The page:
By Karl Menninger, M.D. Price, $3.50. Pp. 311. New York: Harcourt, Brace & Company, 1942.
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Dr. Menninger's thesis, in brief, seems to be that the restrictions which have grown up under the customs and manners of "civilization" serve early to inculcate hate as a dominant trait of human character. The infant forced to nurse at regular hours and annoyed by attempts to train the excretory habits soon comes to hate his mother. Ingrained hates also develop in women, frustrated in all sorts of ways. The devotee of chess is really a father hater; he is pursuing a dominating male character, the king. This universal hate, if the reviewer understands the author correctly, has much to do with the disabilities of modern life, including the promotion of war. Love, fostered by work and by play, is set forth as an antidote. The reviewer does not follow Dr. Menninger in all the ramifications of his thesis, but he agrees that material and mechanical advances have not solved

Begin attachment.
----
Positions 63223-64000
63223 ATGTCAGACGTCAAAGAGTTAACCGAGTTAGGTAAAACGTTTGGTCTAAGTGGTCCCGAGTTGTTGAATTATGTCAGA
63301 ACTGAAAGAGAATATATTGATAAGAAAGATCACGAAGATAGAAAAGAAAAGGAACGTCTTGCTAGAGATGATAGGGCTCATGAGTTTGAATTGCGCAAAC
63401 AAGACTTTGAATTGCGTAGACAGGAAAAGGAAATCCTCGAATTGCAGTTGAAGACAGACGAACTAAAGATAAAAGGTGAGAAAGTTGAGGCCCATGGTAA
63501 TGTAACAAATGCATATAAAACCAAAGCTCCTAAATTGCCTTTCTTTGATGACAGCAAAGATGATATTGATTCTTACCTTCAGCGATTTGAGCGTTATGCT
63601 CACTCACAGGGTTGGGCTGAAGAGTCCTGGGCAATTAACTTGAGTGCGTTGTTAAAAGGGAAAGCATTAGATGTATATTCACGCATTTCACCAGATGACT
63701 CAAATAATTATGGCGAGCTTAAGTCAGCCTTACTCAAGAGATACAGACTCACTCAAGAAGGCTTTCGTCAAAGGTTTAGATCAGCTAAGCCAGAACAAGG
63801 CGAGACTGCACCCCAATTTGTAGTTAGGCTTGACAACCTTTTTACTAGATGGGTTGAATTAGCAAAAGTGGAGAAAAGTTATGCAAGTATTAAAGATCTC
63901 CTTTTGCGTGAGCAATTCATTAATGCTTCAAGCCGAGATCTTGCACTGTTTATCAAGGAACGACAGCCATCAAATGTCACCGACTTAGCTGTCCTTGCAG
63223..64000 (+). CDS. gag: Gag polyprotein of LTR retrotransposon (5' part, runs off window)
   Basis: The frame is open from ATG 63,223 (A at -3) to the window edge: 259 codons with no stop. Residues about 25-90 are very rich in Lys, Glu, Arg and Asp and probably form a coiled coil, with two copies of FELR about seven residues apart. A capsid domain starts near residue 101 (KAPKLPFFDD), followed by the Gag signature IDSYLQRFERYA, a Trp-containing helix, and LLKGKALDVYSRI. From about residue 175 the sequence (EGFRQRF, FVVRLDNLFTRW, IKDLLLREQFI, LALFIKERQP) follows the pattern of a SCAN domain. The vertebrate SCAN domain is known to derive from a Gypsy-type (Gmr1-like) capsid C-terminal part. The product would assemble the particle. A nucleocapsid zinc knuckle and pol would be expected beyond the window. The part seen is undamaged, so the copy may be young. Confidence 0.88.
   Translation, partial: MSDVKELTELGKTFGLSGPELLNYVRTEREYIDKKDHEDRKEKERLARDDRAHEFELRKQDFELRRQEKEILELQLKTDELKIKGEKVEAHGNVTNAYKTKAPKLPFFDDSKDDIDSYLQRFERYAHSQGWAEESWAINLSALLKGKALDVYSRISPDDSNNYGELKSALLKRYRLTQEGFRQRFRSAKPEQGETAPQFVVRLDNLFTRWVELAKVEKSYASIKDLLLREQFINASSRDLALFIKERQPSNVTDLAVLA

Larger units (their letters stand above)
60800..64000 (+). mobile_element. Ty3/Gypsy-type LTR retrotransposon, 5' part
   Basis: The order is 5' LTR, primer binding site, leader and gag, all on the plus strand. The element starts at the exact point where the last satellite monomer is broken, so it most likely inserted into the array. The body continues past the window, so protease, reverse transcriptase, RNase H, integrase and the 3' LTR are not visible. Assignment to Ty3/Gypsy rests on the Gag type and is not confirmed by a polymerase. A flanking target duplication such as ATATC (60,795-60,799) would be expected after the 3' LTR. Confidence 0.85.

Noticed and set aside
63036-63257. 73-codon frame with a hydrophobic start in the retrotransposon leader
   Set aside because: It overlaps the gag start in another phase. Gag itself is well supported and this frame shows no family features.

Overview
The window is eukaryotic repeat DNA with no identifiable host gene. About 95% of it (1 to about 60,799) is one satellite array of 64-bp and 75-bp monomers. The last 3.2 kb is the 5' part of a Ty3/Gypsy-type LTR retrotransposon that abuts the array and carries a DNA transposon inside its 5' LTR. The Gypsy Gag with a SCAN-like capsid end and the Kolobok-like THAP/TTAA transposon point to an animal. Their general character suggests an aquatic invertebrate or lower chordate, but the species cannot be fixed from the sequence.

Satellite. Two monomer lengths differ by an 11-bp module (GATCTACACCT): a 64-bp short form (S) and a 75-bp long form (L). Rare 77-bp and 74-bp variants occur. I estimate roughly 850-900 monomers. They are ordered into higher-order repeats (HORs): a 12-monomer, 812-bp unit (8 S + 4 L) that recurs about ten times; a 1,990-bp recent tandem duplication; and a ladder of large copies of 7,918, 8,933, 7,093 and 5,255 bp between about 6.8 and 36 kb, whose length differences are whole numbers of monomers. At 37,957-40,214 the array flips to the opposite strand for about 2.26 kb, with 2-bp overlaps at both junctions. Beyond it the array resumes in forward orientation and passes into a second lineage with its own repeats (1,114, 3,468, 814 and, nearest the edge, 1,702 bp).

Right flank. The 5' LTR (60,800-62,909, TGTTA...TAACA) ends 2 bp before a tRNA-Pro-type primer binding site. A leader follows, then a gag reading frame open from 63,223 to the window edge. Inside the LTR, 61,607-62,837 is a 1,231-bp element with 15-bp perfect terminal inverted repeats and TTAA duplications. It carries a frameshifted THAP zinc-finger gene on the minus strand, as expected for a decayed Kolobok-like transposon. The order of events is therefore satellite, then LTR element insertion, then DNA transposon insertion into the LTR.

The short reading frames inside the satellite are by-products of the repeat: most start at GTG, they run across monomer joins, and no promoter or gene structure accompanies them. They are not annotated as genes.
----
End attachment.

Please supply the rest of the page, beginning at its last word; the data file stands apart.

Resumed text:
Love Against Hate.. Arch Intern Med (Chic). 1943;71(2):300. doi:10.1001/archinte.1943.00210020166017